Provisions for regulating physician assistants were first enacted by Laws 1972, Chapter 139. Current regulatory authority and duties of the Board of Physicians Assistants is found at A.R.S. §§ 32-2501 through 32-2558.
The Board was established “to promote the safe and professional practice of health care tasks performed by physician assistants.” Laws 2018, Chapter 29, Purpose. The Board consists of 11 members appointed by the Governor to four-year terms. Its primary duty is to protect the public from unlawful, incompetent, unqualified, impaired or unprofessional physician assistants. It licenses and regulates physician assistants, develops standards governing the profession, and administers disciplinary proceedings. Physician assistants perform medical services and must be supervised by a physician. The supervising physician retains professional and legal responsibility for the care provided by physician assistants.
In 1972, legislation established the Joint Board of Medical Examiners and the Board of Osteopathic Examiners in Medicine and Surgery, chaired by the Dean of the University of Arizona Medical School. The Board was responsible for adopting rules, regulations and standards for physician’s assistants (PAs). PAs were prohibited from practicing chiropractic medicine, dentistry, naturopathy, optometry, or working as dispensing opticians or pharmacists. See Laws 1972, Chapter 139.
Laws 1977, Chapter 159 repealed and rewrote language adopted in 1972, providing for regulation and certification of physician’s assistants, creating the Joint Board of Medical Examiners and Osteopathic Examiners in Medicine and Surgery (Board) and outlining its powers and duties. The purpose clause stated in part “...The legislature intends by this act to enhance the level of health care available in rural and other medically underserved areas by expanding the involvement of physician’s assistants in the health care delivery system of this state.” The measure addressed immunity and enforcement procedures; allowed the Board to appoint committees and to establish and collect fees; and included transition language for PAs holding a valid registration prior to the 1977 enactment. Note: The measure also addressed topics not specifically related to PAs (e.g. medical clinics, health service districts, medically underserved areas and responsibility for services rendered to indigents).
Laws 1984, Chapter 102 rewrote statutory provisions relating to regulation of PAs and included a purpose clause which stated that due to the broad terms and brevity of the program established in 1977, the regulatory provisions had largely been implemented by administrative rule. “The purpose of this act is to statutorily define the physician’s assistant regulatory program by incorporating the current rules of the Joint Board…into statute to create a firm legal foundation for the physician’s assistant regulatory program and establish a joint committee on the regulation of physician’s assistants to administer and enforce those statutes.” The measure created the Joint Board on the Regulation of Physician’s Assistants, which replaced and assumed the powers and duties of the Joint Board of Medical Examiners and Osteopathic Examiners in Medicine and Surgery. In addition to Board responsibilities, the measure outlined certification requirements, continuing education requirements, scope of practice and restrictions, approval of employment, and disciplinary actions.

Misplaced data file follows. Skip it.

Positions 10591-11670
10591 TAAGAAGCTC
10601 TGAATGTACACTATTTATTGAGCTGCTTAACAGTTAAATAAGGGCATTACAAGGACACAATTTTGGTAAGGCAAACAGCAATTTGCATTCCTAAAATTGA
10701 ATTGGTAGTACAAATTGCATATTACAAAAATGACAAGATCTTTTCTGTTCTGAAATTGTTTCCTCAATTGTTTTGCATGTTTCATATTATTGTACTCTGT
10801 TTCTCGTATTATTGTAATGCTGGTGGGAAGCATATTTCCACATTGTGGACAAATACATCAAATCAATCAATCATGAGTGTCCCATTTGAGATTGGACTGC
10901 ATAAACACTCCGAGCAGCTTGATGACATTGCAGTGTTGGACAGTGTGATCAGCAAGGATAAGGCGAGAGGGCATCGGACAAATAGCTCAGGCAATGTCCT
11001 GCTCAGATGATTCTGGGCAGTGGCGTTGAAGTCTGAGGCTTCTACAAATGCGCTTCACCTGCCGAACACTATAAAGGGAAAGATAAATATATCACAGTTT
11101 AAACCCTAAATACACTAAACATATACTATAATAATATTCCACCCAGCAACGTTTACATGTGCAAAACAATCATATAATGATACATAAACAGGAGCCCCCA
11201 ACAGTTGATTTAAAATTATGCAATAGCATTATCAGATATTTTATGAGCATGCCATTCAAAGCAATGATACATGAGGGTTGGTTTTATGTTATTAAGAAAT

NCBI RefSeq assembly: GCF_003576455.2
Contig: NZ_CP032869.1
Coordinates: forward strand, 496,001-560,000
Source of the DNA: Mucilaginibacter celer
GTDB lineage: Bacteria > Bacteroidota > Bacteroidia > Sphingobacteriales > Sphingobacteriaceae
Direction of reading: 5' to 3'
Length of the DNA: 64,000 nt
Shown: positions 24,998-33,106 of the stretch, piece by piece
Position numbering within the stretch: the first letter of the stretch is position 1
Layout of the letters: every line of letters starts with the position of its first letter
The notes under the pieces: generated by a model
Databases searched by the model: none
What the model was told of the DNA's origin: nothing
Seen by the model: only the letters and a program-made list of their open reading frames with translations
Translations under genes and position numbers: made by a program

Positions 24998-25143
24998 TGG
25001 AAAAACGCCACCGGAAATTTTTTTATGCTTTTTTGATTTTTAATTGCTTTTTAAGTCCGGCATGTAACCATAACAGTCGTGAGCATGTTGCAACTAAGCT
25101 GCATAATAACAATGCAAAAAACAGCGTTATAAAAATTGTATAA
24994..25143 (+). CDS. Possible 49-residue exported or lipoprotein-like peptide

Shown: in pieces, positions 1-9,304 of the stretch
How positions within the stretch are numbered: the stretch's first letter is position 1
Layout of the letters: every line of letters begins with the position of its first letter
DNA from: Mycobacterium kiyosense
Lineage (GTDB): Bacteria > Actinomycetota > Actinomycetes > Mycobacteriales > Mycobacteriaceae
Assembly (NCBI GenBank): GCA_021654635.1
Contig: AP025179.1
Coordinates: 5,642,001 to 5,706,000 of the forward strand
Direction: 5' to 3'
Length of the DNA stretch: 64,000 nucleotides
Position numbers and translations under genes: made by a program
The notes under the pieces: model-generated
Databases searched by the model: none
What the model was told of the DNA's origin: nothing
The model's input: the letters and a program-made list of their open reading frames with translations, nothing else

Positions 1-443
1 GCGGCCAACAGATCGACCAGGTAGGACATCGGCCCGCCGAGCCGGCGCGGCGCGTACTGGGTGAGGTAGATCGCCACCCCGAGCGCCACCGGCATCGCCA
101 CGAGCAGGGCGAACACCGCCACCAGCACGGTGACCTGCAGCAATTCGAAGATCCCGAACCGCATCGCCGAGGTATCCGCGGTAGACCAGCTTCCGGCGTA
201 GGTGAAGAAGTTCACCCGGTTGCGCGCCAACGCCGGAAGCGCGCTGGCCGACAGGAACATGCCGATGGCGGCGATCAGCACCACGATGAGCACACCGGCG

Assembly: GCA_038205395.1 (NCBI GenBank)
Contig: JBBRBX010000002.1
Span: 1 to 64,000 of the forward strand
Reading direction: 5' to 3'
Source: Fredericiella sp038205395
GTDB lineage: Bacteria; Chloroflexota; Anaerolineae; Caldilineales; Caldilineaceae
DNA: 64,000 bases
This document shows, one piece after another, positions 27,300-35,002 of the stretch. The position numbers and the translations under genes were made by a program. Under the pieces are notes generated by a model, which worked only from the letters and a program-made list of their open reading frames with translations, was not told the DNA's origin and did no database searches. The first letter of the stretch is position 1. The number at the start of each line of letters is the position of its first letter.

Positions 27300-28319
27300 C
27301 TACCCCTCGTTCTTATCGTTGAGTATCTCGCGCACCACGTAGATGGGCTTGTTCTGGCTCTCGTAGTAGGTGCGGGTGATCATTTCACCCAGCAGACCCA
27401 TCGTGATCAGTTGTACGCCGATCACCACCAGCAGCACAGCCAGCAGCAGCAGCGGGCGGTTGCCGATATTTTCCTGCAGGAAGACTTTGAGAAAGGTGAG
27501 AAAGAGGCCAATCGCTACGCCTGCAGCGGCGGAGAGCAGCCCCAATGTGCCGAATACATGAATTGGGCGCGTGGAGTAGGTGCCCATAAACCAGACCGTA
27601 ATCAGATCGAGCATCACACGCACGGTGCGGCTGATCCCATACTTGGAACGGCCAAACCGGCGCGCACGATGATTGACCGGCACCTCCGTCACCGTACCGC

Laws 1993, Chapter 197 changed the heading of Title 32, Chapter 25 from “Physician’s Assistants” to “Physician Assistants” and made clarifying and conforming changes.
Laws 1994, Chapter 262 expanded physician assistants’ scope of practice.
Laws 1998, Chapter 205 modified qualifications for Board membership, increased the number of members on the Board and allowed members to serve two full terms. The measure made a number of changes to the powers and duties of the Board and allowed PAs to prescribe schedule II and III controlled substances under certain conditions. In addition the measure changed the regulation of PAs from certification to licensure.
Laws 2002, Chapter 277 renamed the Board as the Arizona Regulatory Board of Physician Assistants; modified Board duties and responsibilities; modified prescription authority for PAs and qualifications for licensure; and addressed disciplinary actions.
Laws 2015, Chapter 84 required PAs to renew their license every two years, rather than annually.
Laws 2017, Chapter 327 required fingerprinting and a state and federal criminal records check for prospective Board members.
- Arizona Revised Statutes §§32-2501 et seq.
- Arizona Administrative Code (A.A.C.) §§R4-17-101 et seq.
- Session Laws
- Laws 1972, Chapter 139
- Laws 1977, Chapter 159
- Laws 1984, Chapter 102
- Laws 1993, Chapter 197
- Laws 1994, Chapter 262
- Laws 1998, Chapter 205
- Laws 2002, Chapter 277
- Laws 2015, Chapter 84
- Laws 2017, Chapter 327
- Laws 2018, Chapter 29
- Sunset Review of the Arizona Regulatory Board of Physician Assistants. November, 2017.
- Annual Report of the Arizona Regulatory Board of Physician Assistants
Board of Physician Assistants – Sep 2018 ksk